GENAERAL ASSEMBLY GOAL. State Senate President Bill Ferguson offered a preview of the issues lawmakers are likely to focus on. He identified mental health, transportation and workforce development as likely priorities for the legislature. He also said the new wave of state leaders need to pay careful attention to the learning and social deficits experienced by children as a result of the pandemic. Obstacles children faced during the pandemic are part of a broader set of mental health challenges families encountered, the lawmaker said. He expressed optimism that “high-value tutoring” and other elements of the state’s new educational “Blueprint” initiative will help overcome them. And he called on employers to offer supports for workers who need them. Ferguson also called climate change “the question for our age” and “an existential threat for humanity.” He said lawmakers intend to build upon the landmark climate measure they passed this year, which sets ambitious energy and emissions goals for the state over the next decade.
District 18 Members. (This is Parkwood’s district).
Delegate Aaron Kaufman, who is beginning his first term, has been assigned to the House Judiciary Committee.
Delegate Emily Shetty was named to House leadership as Democratic Caucus Chair. In addition, she has been assigned to the House Appropriations Committee, where she will serve as Vice Chair of the subcommittee on healthcare.
Delegate Jared Solomon was appointed House Chairman on the Joint Audit and Evaluation Committee. In addition, he will continue serving as Vice Chair of the subcommittee on education. .
Senator Waldstreicher been re-appointed to Senate leadership as Vice Chair of the Judicial Proceedings Committee.
County Delegation Bills. See this list of bills proposed by members of the County delegation to the Maryland General Assembly.
The legislature’s Department of Legislative Services has issued its summary report of the 2022 session. The report contains detailed information on all legislative actions, including the budget as well as other policy matters. Updated September 28, 2022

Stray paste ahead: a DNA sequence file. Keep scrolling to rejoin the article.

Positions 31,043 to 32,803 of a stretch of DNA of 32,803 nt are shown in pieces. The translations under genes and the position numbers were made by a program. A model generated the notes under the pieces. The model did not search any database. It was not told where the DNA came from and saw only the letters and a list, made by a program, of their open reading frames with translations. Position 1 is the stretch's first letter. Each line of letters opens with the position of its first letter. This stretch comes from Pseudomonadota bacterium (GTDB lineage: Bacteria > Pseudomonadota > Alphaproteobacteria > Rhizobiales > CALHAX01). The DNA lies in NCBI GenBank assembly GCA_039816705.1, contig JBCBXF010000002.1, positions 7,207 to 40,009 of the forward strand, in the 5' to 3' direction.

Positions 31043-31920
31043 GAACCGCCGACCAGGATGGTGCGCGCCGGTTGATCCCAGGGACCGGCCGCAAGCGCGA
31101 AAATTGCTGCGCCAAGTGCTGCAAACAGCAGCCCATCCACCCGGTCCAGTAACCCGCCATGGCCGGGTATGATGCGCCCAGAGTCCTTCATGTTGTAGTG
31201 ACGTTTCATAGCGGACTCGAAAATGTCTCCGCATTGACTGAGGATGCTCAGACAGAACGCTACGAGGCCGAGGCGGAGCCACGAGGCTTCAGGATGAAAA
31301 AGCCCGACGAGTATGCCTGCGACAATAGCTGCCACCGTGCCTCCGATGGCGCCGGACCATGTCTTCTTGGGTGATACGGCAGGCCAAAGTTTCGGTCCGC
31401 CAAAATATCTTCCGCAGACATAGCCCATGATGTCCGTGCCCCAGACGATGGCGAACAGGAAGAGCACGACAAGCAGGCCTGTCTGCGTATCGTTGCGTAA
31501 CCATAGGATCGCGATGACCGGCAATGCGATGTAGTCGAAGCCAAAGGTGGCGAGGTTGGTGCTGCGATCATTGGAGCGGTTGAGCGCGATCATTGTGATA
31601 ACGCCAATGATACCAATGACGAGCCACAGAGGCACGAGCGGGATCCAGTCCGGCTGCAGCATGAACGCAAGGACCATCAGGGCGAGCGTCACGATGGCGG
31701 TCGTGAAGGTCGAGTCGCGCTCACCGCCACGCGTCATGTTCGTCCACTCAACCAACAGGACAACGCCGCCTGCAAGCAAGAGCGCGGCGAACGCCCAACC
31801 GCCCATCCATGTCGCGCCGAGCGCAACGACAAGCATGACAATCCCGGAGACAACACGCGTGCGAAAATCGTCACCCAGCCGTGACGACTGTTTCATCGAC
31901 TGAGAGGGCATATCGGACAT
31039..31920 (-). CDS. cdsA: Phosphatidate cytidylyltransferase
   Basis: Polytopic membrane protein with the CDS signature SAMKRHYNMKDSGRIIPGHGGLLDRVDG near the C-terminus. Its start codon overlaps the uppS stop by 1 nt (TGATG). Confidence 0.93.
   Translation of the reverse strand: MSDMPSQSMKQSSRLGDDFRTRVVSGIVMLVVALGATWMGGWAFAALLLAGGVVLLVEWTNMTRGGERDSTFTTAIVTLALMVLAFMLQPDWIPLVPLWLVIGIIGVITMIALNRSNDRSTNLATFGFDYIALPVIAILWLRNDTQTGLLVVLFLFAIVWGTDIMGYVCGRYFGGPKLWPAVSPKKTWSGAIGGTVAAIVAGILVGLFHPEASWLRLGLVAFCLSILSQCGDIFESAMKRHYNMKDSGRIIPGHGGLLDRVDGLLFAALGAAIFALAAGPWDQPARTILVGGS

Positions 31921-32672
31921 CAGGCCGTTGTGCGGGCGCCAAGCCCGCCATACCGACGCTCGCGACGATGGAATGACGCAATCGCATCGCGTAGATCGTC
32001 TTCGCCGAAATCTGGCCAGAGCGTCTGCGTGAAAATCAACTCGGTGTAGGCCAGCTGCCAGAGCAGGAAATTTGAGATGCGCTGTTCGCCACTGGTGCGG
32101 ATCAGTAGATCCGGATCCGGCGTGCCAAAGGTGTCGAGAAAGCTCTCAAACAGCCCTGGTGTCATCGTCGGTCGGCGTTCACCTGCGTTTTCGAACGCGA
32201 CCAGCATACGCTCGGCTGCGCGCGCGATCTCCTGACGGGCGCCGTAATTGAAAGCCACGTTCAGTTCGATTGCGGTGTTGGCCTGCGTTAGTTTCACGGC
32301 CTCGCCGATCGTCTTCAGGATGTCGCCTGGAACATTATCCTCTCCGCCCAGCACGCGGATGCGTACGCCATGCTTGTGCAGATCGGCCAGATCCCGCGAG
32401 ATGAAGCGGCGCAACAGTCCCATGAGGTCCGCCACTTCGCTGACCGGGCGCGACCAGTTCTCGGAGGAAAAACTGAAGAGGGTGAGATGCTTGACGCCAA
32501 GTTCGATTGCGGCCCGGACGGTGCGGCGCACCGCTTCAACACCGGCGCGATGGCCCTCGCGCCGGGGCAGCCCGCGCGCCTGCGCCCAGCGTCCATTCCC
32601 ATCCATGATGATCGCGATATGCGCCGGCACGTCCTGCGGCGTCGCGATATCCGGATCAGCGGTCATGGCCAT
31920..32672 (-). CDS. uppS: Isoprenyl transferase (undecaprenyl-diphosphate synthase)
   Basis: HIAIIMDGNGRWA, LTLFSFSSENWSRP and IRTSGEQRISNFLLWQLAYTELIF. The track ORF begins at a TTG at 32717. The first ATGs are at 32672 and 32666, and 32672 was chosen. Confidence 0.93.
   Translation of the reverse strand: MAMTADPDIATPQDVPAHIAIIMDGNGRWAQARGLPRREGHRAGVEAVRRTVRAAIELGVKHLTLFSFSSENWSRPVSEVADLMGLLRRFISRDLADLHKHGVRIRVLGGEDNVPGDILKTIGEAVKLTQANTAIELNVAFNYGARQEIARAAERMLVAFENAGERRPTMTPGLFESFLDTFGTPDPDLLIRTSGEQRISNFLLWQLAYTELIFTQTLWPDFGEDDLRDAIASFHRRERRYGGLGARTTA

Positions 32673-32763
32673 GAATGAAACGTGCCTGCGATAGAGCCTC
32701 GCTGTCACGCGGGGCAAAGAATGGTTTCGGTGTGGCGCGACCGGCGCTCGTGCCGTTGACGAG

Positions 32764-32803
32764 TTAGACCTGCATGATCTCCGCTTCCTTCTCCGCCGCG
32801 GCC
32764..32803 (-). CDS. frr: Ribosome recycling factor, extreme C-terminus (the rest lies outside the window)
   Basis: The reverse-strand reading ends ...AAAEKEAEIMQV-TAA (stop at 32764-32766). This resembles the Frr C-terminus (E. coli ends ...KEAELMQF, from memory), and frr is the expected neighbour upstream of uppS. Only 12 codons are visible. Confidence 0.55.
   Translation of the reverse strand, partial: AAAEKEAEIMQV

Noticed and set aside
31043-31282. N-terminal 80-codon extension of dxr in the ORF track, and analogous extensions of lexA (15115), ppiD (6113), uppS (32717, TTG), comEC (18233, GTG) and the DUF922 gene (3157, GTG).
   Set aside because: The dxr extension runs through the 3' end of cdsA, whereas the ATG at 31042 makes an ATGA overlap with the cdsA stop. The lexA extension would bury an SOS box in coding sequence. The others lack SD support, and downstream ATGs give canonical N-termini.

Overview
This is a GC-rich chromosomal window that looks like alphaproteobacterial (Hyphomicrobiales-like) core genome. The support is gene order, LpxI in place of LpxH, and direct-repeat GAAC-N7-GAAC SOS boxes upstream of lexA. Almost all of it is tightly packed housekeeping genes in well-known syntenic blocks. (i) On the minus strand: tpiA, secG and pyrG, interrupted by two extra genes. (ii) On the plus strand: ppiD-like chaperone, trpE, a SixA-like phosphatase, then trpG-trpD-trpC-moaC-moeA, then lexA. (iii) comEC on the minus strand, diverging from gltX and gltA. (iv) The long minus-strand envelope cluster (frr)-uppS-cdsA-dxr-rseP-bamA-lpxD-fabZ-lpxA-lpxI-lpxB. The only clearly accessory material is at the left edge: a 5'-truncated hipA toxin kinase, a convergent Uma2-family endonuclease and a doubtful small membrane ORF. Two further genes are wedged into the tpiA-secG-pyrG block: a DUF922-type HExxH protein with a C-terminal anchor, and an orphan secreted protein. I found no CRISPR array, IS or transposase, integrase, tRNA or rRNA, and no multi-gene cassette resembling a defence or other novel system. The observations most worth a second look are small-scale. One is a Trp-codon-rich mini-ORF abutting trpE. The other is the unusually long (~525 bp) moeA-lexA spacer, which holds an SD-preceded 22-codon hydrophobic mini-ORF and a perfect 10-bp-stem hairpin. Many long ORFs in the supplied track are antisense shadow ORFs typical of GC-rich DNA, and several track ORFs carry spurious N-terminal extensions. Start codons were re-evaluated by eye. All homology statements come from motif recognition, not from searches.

State Revenue and Budget
2023 Spring Update
As reported above by our D-18 Delegates, the General Assembly passed a balanced budget for next year that invests in education, health care, and transportation, including:
- Record investments in public education, including $900 million for the Blueprint for Maryland’s Future, so every student has a chance to succeed.
- $81 million in new behavioral health investments so we can better address the mental health crisis in Maryland and we enhanced investments in the child tax credit, the earned income tax credit, and other benefits that support working families.
- Increased investments in our state workforce so we can provide competitive salaries and recruit and retain great workers as we seek to rebuild state government.
See also the list above of specific D-18 investments.
BUT, revenue decline predicted for FY25. A report by state’s Board of Revenue Estimates projected a $478 million revenue dip during the current and next fiscal year. Overall, the fiscal writedown equals about 1% of previously anticipated revenue. The news was bad, but not altogether unexpected. The effect of decreased revenue on future years is more pronounced. Governor Moore’s initial budget proposal included a $340 million structural surplus — meaning that ongoing revenues were estimated at about $340 million more than ongoing expenses. Now, that has fallen to a projected $60 million structural deficit, far below legislative goals of a $100 million structural surplus. Comptroller Lierman told lawmakers that her office would produce a report later this year that would detail the future outlook for revenues dedicated to education reform.